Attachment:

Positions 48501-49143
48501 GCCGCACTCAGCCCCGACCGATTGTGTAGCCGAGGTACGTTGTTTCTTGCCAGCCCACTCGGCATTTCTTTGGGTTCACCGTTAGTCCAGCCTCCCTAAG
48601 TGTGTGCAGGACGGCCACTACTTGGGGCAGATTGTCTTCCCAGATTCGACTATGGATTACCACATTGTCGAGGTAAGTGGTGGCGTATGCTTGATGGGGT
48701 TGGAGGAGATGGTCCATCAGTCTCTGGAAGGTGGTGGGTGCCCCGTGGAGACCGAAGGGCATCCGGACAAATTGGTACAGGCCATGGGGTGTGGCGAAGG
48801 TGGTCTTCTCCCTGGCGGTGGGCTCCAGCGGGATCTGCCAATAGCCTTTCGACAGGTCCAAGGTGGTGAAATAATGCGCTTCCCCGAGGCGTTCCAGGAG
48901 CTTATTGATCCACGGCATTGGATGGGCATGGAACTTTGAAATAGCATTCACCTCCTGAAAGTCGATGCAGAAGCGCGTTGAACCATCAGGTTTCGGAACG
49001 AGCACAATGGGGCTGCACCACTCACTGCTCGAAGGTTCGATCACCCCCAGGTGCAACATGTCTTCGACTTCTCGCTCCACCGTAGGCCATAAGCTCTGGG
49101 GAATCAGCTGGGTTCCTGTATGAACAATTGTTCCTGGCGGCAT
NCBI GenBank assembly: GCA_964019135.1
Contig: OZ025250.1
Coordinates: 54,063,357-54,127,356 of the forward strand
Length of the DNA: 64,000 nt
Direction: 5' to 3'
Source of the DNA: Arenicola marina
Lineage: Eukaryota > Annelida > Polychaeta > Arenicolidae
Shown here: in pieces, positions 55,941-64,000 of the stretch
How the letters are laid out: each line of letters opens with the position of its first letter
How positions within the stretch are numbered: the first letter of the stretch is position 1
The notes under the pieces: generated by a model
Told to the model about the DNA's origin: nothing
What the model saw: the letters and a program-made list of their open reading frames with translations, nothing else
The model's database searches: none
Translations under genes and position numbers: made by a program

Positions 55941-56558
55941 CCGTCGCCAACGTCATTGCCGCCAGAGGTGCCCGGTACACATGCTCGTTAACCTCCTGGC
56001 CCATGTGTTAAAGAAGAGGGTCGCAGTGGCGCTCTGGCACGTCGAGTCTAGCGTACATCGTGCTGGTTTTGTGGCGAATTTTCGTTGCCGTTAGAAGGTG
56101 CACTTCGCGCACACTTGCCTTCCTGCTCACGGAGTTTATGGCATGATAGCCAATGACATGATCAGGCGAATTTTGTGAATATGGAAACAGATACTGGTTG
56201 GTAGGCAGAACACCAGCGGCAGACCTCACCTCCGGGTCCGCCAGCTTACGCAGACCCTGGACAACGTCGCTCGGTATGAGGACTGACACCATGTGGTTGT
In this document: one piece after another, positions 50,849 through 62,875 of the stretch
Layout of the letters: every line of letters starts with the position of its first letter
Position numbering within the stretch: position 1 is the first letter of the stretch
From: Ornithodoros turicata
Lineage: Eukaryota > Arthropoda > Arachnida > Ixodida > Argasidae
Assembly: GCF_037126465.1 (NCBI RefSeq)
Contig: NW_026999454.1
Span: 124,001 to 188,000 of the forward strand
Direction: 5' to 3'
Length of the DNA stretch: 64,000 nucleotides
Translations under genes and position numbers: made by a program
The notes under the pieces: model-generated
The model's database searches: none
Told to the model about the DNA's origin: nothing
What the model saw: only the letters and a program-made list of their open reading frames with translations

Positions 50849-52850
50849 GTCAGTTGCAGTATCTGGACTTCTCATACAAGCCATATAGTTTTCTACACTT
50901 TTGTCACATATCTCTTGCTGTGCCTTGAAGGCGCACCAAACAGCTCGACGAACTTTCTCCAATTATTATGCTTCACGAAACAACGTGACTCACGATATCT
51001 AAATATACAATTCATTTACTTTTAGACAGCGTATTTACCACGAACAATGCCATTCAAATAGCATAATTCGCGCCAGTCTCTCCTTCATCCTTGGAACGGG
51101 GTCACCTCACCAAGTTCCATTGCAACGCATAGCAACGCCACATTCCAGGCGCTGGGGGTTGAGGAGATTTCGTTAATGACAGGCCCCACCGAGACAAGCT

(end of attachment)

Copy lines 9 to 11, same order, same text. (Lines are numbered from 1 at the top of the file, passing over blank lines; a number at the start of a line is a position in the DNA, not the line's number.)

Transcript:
NCBI GenBank assembly: GCA_964019135.1
Contig: OZ025250.1
Coordinates: 54,063,357-54,127,356 of the forward strand